Things, things, I got things.
I don’t always have the luxury of time when I’m doing what I do. Sometimes I have to go for something fast, cheap and easy. This doesn’t always equal bad; sometimes it even yields some non-excremental results.
F’rinstance, it was only the other day, when I got an emailed copy of our own press release, that I realized we had a cancer awareness expo coming up, and there was no collateral material for it. No flyers, no ads, nothing. D’, as they say, oh.
I didn’t have a lot of time to lay hands on an image for it; initially I was toying with the idea of getting a group shot of various people having what appeared to be a happy, somewhat comfortable conversation, taking the saturation way down and dropping a pink ribbon on one of them (at 100% sat) to emphasize the hidden-yet-common nature of cancer.
Unfortunately (or perhaps not), no such stock images really jumped out at me. I was thinking then of using silhouettes, but that didn’t grab me either, when I saw a pretty strong graphic that got my attention. It was just a pair of silhouetted cut-out dolls. They weren’t rendered in a way I could use, do I did my own.
In addition to being pretty damn simple, the ad is cheap. The ribbon is all magenta, so it’s actually only two colors.
Of course there are times when I do have a while to work on something. I like those times better because I can do thumbnails, for instance, sketching out the idea and getting it set up in my head before I start working on it.
One of the things we offer that doesn’t get as much notice as we’d like is rehabilitation services. We have acute, chronic and cardiac rehab options available, but not everyone knows about it, and some people are being sent to Las Vegas (90 miles away) or even Phoenix (180 miles), several times a week, for rehab they could have right here.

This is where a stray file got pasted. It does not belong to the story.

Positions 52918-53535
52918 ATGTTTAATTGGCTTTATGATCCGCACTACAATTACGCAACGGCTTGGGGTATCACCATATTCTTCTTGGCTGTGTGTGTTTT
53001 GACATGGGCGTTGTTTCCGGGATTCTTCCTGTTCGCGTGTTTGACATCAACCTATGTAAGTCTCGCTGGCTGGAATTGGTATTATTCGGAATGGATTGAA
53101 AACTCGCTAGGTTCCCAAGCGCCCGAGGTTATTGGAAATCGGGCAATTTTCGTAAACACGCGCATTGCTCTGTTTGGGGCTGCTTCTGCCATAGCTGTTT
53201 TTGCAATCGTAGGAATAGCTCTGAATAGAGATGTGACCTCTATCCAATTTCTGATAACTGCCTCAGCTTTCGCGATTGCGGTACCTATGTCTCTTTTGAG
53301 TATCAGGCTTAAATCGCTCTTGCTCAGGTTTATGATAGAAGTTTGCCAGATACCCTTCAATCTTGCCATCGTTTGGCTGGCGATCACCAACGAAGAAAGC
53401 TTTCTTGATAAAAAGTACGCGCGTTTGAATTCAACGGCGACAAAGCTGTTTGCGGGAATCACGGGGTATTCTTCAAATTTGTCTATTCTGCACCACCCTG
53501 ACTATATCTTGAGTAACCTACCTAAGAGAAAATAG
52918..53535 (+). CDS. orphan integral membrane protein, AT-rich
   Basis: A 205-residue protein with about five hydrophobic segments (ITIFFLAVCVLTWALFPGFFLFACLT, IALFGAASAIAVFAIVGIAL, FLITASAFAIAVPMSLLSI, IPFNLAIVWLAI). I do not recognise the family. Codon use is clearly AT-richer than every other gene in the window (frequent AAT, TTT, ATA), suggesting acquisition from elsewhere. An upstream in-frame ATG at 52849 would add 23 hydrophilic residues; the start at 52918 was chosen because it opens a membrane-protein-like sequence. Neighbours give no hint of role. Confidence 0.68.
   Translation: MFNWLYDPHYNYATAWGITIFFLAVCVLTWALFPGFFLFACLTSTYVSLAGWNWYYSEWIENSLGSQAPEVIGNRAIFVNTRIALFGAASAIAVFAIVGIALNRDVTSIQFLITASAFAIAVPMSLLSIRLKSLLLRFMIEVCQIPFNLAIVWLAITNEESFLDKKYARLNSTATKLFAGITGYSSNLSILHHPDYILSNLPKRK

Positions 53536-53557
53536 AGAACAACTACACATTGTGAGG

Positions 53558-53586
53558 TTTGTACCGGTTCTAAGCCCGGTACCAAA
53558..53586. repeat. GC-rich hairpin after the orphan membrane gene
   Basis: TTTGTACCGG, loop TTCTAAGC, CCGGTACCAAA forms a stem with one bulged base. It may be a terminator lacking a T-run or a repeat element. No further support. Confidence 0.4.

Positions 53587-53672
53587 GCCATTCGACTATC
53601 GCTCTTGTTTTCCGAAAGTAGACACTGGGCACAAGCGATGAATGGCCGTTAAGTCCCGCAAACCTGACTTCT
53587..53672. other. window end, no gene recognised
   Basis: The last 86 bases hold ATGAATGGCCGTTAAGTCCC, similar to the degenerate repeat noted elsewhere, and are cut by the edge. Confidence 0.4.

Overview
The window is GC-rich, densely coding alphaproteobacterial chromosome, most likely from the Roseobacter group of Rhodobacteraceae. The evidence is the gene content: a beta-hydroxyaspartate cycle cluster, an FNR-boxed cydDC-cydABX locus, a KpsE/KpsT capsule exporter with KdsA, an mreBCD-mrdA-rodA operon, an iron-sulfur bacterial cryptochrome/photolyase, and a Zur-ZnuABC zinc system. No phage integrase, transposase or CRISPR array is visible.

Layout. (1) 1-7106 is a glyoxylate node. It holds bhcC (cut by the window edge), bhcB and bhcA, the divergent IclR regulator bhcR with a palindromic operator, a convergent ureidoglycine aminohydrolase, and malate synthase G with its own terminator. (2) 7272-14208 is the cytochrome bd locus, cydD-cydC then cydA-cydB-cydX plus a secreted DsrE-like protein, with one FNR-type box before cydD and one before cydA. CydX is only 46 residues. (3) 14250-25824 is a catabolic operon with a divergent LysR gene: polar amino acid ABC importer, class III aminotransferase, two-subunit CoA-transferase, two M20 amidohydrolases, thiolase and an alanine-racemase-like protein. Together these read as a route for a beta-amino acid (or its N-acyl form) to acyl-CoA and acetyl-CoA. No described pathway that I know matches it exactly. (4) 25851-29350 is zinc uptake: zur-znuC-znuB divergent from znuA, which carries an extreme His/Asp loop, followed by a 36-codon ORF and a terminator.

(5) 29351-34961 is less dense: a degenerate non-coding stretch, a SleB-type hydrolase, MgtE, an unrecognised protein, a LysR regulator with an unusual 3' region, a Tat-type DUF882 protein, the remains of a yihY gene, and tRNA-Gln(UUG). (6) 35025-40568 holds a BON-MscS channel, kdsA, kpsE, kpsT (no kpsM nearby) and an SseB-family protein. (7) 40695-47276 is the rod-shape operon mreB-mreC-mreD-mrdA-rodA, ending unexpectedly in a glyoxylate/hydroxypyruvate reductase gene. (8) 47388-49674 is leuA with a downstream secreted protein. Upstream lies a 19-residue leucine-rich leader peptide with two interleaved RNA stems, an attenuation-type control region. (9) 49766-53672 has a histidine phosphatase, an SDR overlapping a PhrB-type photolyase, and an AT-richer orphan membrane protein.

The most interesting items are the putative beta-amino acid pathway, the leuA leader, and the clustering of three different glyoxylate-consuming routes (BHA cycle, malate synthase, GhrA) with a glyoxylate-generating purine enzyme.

For this one I definitely had the image in my head before I took it; I didn’t even bother to look for a stock shot. There was no way there was a stock photo that matched what I had in mind. I just borrowed a pair of crutches and hit the road.
I even knew the approximate setting for the photograph. When I lived downtown I rode my bike to work fairly regularly, along a back road that was lightly-traveled and quite hilly. I became fairly familiar with the route and landscape, and went back to it for this image.
If you look at the larger version of this ad, you might notice a little darkening around the text as it appears over the road surface. This is a cheap InDesign trick that I use from time to time to help text stand out against a busy background, or one that to my eye doesn’t provide enough contrast. All I do is add a drop shadow with no offset, a fairly large blur (sometimes up to .25″) and about 10% spread. That makes a halo around the words, and helps them pop a little without it being too obvious.
Funnily enough, there are still some stretches of Highway 93, the route to Vegas, that look a little like this. Though usually they’re crutch-free.
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